The U.S. Department of Education, Office of
Programs (OSEP), awarded $5 million to Benetech, in
collaboration with The Carl and Ruth Shapiro Family National Center for
Accessible Media (NCAM) at WGBH and the U.S. Fund for DAISY (USFDAISY),
create a research and development center that will greatly improve the
and availability of accessible images for students with disabilities.
The new Digital Image and Graphic Resources for Accessible Materials
(DIAGRAM) will develop tools and best practices that will make it easier
more cost-effective to create and use accessible images across a range
"Together, we are committed to creating tools and best practices that
can use to make graphical content more accessible and widely available,"
Jim Fruchterman, CEO of Benetech, the nonprofit organization that
Bookshare. "Educators and students with print disabilities will have
unprecedented opportunities to use devices and software to make access
and graphical content a reality in educational materials."
The Individuals with Disabilities Education Act 2004 (IDEA) calls for
access to educational materials; through projects such as Benetech's
for Education, access to text has greatly increased. Yet, educational
include a wide array of other types of content. The burden of accessible
preparation typically falls on educators, who have limited time and
create useful descriptions or accessible graphics for students. Too
students using text-based accessible instructional materials (AIM) are
with only the words "image" or "graphic" when the devices they use to
digital text encounter illustrations, equations, graphics, photos or
"With such a wide array of media becoming more popular, it's more
than ever to foster collaboration and innovation by encouraging
commercial enterprises to work together to solve this problem," said
Kerscher, Secretary General of the DAISY Consortium and head of the U.S.
Through rigorous research and testing, over the five year period of
award, the DIAGRAM center will help create a set of tools for producers
accessible instructional materials, such as publishers and state and
education agencies, to expand the field of image description and
exploration of graphical content.
"As an early pioneer with years of experience in the challenges of
media accessibility, NCAM believes the collaboration of these three
will have a profound impact on the education of students with print
disabilities," said Larry Goldberg, WGBH's Director of Media Access, who
Each of the DIAGRAM center partners has led technology initiatives
fundamentally changed how people with visual and other print
experience and interact with all forms of media, from the DAISY standard
Bookshare library to NCAM's work on image descriptions. Bookshare is an
initiative of Benetech, a Palo Alto, CA-based nonprofit that creates
technology to solve pressing social needs.
Benetech (www.benetech.org) is a
nonprofit technology development organization based on Silicon Valley.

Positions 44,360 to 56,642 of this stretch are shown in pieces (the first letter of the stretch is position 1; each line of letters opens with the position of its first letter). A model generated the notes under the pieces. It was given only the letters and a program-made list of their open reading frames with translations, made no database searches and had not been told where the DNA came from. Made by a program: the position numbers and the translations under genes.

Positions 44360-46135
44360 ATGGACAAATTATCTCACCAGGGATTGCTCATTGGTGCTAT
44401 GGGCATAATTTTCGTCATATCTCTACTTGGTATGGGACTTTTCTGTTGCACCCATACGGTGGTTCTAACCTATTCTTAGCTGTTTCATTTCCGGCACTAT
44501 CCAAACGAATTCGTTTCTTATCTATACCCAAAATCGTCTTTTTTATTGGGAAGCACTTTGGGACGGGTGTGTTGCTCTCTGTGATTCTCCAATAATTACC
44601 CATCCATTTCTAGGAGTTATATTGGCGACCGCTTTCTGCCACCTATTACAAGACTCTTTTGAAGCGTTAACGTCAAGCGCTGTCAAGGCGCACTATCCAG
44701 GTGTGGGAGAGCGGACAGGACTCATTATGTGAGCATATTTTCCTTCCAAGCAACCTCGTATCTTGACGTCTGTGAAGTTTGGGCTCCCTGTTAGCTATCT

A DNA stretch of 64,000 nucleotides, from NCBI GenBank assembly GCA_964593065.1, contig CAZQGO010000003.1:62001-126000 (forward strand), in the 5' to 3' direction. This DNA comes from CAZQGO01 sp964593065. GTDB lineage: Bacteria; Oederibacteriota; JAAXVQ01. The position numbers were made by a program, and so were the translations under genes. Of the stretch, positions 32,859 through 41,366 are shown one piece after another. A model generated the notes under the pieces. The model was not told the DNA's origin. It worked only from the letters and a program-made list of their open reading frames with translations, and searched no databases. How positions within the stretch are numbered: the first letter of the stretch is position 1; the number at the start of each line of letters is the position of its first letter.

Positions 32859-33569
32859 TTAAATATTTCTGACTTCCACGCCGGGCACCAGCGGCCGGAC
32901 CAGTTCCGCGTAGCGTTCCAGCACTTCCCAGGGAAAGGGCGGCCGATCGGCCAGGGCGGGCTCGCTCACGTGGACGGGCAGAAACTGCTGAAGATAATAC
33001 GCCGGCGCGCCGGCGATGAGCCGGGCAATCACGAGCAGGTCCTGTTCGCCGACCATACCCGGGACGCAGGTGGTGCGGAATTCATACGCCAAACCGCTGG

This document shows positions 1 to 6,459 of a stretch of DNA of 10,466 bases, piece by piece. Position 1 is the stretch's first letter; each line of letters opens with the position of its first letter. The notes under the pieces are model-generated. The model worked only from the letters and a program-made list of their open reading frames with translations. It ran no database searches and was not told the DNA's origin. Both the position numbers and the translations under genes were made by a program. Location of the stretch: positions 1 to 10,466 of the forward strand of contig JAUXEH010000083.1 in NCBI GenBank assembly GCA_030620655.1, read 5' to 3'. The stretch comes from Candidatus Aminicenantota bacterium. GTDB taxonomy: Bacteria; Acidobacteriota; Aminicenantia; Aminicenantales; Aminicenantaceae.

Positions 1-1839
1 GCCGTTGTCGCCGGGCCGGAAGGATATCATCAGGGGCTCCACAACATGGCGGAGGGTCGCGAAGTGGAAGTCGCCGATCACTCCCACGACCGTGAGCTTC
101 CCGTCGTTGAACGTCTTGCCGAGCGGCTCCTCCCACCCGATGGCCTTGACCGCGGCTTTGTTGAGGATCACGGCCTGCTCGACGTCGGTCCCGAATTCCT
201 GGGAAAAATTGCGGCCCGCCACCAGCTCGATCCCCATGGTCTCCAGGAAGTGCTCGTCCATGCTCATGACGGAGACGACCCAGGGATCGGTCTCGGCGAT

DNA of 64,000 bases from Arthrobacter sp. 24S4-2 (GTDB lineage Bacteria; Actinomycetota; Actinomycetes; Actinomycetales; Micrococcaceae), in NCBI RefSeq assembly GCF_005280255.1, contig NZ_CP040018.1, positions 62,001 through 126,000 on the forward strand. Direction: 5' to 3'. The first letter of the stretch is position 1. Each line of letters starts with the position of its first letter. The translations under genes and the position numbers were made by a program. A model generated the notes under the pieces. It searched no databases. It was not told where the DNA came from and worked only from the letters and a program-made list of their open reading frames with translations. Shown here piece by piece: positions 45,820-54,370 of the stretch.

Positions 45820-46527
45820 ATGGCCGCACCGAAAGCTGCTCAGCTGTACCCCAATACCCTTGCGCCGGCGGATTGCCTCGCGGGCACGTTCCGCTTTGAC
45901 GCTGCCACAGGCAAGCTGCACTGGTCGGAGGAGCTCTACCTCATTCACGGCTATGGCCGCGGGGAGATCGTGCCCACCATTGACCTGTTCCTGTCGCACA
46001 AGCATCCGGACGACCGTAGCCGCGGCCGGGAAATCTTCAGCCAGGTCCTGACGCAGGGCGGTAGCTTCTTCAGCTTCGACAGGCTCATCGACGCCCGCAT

specifically pursues endeavors with a strong social, rather than
of return on investment, bringing open source technology and private
management techniques to bear in creating innovative, non-traditional
to challenging social issues. One of Benetech's initiatives is
world's largest accessible online library for people with print
Through its technology initiatives and partnerships, Bookshare seeks to
the floor on accessibility so that individuals with print disabilities
same ease of access to print materials as people without disabilities.
Bookshare received a $32 million five-year award from the U.S.
Education, Office of Special Education Programs (OSEP), to provide free
for all U.S. students with a qualified print disability. The Bookshare
now has over 70,000 books and serves more than 80,000 members.
About NCAM and WGBH
The Carl and Ruth Shapiro Family National Center for Accessible Media
is a research, development and advocacy entity that works to make
emerging technologies accessible to all audiences. NCAM is part of the
Access Group at WGBH, which also includes The Caption Center (est.
Descriptive Video Service (est. 1990). For more information, visit The
Access Group at WGBH
About the U.S. Fund for DAISY
The US Fund for DAISY
established in 2005 to provide financial support and administer U.S.
projects and grants for the DAISY Consortium in accordance with the
vision and values of the DAISY Consortium. The DAISY Consortium was
May 1996 by talking book libraries to lead the worldwide transition from
to Digital Talking Books. DAISY denotes the Digital Accessible
System. Members of the Consortium actively promote the DAISY Standard
Digital Talking Books because it promises to revolutionize the reading
experience for people who have print disabilities. The Consortium's
vision is to
ensure that all published information is available to people with print
disabilities, at the same time and at no greater cost, in an accessible,
feature-rich, navigable format. The DAISY Consortium has established its
and goals in order to make this vision a reality.